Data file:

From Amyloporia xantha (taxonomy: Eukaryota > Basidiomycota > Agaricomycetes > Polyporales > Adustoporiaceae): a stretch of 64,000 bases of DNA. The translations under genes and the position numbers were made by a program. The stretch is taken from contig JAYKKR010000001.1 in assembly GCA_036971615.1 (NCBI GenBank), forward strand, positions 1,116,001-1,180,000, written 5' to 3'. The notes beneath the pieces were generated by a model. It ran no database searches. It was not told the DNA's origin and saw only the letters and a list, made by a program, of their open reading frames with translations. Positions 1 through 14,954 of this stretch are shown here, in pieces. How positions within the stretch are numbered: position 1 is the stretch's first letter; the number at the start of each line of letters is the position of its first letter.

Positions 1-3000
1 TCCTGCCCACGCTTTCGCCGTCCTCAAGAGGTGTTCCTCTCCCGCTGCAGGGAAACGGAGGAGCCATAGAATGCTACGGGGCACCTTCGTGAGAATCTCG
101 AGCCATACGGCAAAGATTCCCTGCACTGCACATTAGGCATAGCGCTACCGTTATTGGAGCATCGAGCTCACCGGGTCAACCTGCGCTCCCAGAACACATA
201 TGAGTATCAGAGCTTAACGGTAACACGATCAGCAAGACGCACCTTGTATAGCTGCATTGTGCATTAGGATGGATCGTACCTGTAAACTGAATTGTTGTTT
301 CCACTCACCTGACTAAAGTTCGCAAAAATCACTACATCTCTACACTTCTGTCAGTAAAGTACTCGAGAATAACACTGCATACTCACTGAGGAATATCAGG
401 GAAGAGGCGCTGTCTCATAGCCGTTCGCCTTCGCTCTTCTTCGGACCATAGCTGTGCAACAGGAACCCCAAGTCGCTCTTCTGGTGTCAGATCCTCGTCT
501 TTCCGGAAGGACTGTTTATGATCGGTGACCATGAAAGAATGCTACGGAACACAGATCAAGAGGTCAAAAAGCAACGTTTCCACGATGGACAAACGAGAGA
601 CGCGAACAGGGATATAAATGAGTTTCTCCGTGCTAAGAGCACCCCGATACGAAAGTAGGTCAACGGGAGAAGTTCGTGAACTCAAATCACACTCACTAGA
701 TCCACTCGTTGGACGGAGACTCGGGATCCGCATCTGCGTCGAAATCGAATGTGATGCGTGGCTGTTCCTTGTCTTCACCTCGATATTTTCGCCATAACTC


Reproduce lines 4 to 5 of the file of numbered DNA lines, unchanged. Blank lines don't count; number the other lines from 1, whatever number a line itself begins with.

101 AGCCATACGGCAAAGATTCCCTGCACTGCACATTAGGCATAGCGCTACCGTTATTGGAGCATCGAGCTCACCGGGTCAACCTGCGCTCCCAGAACACATA
201 TGAGTATCAGAGCTTAACGGTAACACGATCAGCAAGACGCACCTTGTATAGCTGCATTGTGCATTAGGATGGATCGTACCTGTAAACTGAATTGTTGTTT